Opinion

How to Steal Like an Artist

Austin Kleon's presentation (via austinkleon.com)

For the flurry of appropriation court cases we’ve been in the middle of lately, artist and graphic designer Austin Kleon has an appropriate response. In a presentation titled “How to Steal Like an Artist,” Kleon explains how collaboration and inspiration, along with the global art community, break down artistic boundaries. Just tell that to Patrick Cariou.

Kleon, creator of meme-making “Newspaper Blackout” poetry and 20×200-featured artist, explains his philosophy behind art making — namely, that there are no boundaries between what you take in and what you make, and no line between inspiration and appropriation. “Stealing like an artist” means finding your influences, finding out what they like, and harvesting the artistic tree for any relevant fruit. He writes,

Steal things and save them for later. Carry around a sketchpad. Write in your books. Tear things out of magazines and collage them in your scrapbook.

It’s a hefty dose of idealism that’s refreshing to hear, but still difficult to wholly accept. Sure, saying “nothing is original” is fine, but what about when the inspiration you take comes too close to the original in a new artistic product? Where do we really draw the line between recycling and stealing? I think Kleon’s “theft” is more like adaptive reuse.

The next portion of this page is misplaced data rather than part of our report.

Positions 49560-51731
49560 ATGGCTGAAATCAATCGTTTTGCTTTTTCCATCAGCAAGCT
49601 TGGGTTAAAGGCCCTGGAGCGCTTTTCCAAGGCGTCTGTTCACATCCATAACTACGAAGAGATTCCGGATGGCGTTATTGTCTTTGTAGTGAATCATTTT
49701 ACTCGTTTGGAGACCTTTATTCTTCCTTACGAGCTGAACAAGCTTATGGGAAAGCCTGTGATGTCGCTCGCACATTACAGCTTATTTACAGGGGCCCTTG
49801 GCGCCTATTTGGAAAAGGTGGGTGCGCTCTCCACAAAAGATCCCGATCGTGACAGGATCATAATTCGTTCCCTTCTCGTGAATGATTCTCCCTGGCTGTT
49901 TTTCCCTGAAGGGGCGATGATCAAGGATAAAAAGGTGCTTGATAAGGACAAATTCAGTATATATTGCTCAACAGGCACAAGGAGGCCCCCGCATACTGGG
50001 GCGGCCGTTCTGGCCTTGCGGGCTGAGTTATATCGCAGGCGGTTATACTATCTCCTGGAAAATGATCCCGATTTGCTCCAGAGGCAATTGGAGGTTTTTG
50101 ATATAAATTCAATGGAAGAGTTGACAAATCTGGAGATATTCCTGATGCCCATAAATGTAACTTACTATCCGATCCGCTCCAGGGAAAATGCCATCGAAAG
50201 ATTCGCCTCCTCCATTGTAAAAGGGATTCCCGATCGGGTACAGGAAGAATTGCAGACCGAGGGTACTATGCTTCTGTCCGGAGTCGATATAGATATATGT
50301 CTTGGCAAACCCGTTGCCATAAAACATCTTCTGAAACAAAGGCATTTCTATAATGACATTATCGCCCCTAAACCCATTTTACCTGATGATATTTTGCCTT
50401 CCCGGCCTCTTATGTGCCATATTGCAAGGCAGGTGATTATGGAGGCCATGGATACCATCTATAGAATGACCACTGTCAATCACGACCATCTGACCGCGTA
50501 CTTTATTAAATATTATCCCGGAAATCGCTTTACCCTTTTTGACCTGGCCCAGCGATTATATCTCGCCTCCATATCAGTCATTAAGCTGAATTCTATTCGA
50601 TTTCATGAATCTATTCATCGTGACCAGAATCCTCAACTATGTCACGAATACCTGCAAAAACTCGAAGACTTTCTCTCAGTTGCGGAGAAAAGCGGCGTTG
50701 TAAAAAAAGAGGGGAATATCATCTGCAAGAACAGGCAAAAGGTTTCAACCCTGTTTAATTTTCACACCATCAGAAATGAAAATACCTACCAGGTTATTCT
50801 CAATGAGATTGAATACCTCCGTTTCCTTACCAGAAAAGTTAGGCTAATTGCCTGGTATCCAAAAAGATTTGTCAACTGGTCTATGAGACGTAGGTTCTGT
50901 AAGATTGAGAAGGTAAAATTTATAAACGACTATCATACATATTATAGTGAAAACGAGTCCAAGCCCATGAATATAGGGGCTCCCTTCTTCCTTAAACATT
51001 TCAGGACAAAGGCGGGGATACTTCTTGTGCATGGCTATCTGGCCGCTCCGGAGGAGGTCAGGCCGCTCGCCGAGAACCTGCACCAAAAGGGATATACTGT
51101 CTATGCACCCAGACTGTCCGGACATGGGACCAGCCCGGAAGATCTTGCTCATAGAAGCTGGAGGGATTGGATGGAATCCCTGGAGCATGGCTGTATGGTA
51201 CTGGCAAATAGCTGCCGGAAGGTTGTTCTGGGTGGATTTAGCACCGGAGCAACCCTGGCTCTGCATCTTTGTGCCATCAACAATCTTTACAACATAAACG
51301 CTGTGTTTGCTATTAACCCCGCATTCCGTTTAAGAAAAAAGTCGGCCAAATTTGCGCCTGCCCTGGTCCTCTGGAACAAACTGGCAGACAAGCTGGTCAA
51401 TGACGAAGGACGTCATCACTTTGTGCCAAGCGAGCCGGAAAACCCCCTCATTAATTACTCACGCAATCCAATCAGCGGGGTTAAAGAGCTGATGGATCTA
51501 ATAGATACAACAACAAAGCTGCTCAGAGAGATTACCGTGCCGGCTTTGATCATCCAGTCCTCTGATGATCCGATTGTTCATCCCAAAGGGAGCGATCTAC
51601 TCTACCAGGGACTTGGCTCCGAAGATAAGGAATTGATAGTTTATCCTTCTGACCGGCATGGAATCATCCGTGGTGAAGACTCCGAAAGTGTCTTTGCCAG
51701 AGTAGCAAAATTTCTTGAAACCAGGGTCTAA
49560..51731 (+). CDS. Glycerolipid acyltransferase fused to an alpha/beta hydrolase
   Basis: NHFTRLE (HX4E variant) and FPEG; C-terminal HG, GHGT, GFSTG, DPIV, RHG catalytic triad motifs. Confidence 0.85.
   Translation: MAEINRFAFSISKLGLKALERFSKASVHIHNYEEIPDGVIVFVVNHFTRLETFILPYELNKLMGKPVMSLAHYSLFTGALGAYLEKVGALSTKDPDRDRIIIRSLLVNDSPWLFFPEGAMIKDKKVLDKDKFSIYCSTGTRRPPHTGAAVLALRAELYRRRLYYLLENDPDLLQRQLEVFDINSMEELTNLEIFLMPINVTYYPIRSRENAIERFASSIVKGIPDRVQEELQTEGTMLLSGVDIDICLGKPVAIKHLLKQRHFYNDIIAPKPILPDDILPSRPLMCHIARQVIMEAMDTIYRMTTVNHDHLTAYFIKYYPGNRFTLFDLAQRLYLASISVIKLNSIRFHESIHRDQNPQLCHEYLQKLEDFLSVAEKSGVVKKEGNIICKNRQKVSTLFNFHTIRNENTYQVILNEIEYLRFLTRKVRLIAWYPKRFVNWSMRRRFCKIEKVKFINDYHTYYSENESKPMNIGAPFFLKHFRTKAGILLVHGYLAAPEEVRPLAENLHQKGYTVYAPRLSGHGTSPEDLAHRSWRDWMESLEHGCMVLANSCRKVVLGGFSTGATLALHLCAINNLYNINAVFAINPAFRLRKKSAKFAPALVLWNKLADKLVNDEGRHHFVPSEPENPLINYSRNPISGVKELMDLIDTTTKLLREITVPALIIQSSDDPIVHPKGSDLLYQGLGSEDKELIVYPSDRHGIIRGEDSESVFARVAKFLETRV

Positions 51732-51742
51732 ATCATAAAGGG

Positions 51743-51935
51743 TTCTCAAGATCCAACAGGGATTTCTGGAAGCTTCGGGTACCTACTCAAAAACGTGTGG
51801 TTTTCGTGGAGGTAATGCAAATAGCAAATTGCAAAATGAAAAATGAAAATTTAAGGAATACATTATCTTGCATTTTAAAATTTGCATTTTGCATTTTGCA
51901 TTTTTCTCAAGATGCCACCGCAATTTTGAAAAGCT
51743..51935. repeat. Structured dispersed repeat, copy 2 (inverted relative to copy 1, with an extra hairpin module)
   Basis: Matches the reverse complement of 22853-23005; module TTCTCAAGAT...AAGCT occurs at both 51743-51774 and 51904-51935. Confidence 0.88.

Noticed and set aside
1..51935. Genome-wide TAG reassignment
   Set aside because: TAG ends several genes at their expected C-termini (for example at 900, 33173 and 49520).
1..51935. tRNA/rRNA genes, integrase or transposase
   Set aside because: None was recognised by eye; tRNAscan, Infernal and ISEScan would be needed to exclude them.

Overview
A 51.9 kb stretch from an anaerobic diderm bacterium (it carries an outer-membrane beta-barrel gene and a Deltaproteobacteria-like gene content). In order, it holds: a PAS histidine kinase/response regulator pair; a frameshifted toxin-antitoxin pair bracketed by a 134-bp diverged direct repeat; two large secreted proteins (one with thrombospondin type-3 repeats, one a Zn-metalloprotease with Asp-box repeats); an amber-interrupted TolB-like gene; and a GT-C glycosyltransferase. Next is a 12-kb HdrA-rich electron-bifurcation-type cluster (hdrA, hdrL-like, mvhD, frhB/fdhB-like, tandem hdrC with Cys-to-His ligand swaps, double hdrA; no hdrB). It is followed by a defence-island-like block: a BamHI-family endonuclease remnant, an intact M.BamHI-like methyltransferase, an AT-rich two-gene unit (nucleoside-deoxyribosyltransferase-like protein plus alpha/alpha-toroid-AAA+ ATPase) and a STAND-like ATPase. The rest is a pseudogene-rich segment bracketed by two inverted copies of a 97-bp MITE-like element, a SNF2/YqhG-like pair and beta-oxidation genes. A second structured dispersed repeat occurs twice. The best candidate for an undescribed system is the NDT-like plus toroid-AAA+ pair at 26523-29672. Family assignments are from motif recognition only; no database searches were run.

From “How to Steal Like an Artist” (image via austinkleon.com)

What Kleon has to say about artistic community is less divisive. “Invite others to wonder with you,” Kleon says. Find your creative community, online or in real life, and share — show others your work, and look at theirs. Geography no longer holds us back, so find your group online, on Twitter, through Google Reader, however you can.

Kleon might be a product of the new media age, but his methods are old school, and worth paying attention to.

Related:

  • Fellow artist and appropriator Joy Garnett writes a response to the Prince/Cariou case over at Artnet. She comes in squarely on Prince’s side, outlining how appropriation works in artistic practice.
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